Exposure draft for IFRS investment entities

For the first time the International Accounting Standards Board has proposed industry specific guidance for investment entities. Under US Generally Accepted Accounting Principles similar guidance has existed for some time and is currently documented in Accounting Standards Codification 946 Financial Services-Investment Companies.

One of the primary differences between a set of financial statements prepared under International Financial Reporting Standards and US GAAP is consolidation of controlled investee companies.

This difference has resulted in an IFRS feeder fund consolidating its master fund, which it has control over, while under US GAAP the master’s financial statements are attached to the feeder’s (investment in the master accounted for at fair value).

Exposure Draft ED/2011/4 Investment Entities  was published in August 2011. The ED was developed due to questions raised on the usefulness of financial statements of investment entities if IFRS continued to require the consolidation of entities that an investment entity controls. The ED proposes to create an exception to the principle of consolidation in IFRS 10.

The ED proposes that an investment entity (see below) should be required to measure investments in entities that it controls at fair value through profit or loss (in accordance with IFRS 9) rather than consolidating such investments. This requirement will have a significant impact on the presentation of financial statements for master feeder structures, private equity funds and fund of funds.

A parent of an investment entity shall consolidate all entities that it controls, including those controlled through an investment entity, unless the parent itself is an investment entity.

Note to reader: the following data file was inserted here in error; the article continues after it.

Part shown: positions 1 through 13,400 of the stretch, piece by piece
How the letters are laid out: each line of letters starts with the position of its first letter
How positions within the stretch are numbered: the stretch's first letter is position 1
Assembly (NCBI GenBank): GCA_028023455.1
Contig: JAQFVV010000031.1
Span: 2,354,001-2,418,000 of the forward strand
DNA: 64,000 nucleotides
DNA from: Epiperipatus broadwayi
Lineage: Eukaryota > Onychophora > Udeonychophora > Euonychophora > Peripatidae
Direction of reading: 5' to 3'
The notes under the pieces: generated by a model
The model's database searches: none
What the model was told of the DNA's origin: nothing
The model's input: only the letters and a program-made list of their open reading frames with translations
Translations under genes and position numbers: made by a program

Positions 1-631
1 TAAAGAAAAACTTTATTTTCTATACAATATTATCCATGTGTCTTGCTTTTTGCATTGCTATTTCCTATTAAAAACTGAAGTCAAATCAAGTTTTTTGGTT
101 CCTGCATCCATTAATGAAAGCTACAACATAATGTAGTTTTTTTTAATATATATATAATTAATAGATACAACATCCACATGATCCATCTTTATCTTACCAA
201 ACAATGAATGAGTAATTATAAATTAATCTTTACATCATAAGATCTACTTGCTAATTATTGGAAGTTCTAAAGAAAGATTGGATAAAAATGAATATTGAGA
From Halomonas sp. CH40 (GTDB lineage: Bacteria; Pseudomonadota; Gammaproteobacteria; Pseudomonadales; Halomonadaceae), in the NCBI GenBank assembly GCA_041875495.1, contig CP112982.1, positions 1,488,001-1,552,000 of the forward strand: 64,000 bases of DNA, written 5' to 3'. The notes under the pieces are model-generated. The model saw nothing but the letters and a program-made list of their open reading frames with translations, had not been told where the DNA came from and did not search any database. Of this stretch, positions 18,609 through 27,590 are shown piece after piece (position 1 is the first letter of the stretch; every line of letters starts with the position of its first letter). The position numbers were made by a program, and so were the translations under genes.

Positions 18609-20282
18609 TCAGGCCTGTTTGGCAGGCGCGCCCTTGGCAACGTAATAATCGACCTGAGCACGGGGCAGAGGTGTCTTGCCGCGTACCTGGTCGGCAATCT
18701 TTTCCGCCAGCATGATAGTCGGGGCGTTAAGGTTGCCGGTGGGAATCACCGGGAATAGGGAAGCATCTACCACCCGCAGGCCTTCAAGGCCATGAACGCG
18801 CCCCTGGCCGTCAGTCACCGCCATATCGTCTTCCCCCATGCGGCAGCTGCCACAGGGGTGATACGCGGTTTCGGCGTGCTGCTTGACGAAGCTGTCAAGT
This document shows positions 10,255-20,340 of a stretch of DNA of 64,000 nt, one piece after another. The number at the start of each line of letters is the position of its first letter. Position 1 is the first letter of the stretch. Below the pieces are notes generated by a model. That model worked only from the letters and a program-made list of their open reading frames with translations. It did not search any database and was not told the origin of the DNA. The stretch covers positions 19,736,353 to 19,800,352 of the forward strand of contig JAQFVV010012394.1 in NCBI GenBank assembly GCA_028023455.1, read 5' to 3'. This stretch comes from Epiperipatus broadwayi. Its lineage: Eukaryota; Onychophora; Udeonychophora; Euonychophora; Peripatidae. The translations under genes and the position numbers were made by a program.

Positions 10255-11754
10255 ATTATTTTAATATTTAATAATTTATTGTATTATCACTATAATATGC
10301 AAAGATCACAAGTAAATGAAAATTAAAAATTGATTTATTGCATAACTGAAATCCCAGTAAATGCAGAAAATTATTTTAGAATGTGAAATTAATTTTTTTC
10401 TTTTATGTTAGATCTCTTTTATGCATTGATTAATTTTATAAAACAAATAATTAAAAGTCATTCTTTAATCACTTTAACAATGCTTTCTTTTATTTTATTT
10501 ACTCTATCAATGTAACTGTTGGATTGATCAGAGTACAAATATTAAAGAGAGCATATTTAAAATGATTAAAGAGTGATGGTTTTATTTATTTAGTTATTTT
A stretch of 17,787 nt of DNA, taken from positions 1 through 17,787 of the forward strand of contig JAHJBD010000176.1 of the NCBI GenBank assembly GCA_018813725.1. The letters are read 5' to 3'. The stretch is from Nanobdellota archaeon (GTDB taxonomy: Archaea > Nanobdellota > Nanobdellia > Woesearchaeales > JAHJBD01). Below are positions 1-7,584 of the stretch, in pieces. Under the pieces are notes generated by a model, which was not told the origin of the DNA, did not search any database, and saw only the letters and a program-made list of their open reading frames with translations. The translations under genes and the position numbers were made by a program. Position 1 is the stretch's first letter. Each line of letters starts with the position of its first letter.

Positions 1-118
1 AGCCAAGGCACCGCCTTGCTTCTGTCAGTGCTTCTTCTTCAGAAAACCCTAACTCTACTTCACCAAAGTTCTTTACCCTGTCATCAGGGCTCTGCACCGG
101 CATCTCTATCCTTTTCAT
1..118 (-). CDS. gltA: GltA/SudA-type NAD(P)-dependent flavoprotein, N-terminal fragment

An investment entity is an entity that meets all of the following criteria:

  • (a) The entity’s only substantive activities are investing in multiple investments for capital appreciation, investment income (such as dividends or interest), or both. Therefore the entity should have no significant assets and liabilities other than those relating to investing activities.
  • (b)The entity makes an explicit commitment to its investors that the purpose of the entity is investing to earn capital appreciation, investment income, or both.
  • (c)Ownership in the entity is represented by units of investments, such as shares or partnership interests, to which proportionate shares of net assets are attributed.
  • (d)The funds of the entity’s investors are pooled so that the investors can benefit from professional investment management. The entity has investors that are unrelated to the parent (if any), and in aggregate hold a significant ownership interest in the entity.  Thus, on this criterion, a fund with a single investor unrelated to the fund manager, such as a sovereign wealth fund would not qualify as an investment entity.
  • (e)Substantially all of the investments of the entity are managed, and their performance is evaluated, on a fair value basis.
  • (f) The entity provides financial information about its investment activities to its investors. The entity can be, but does not need to be, a legal entity.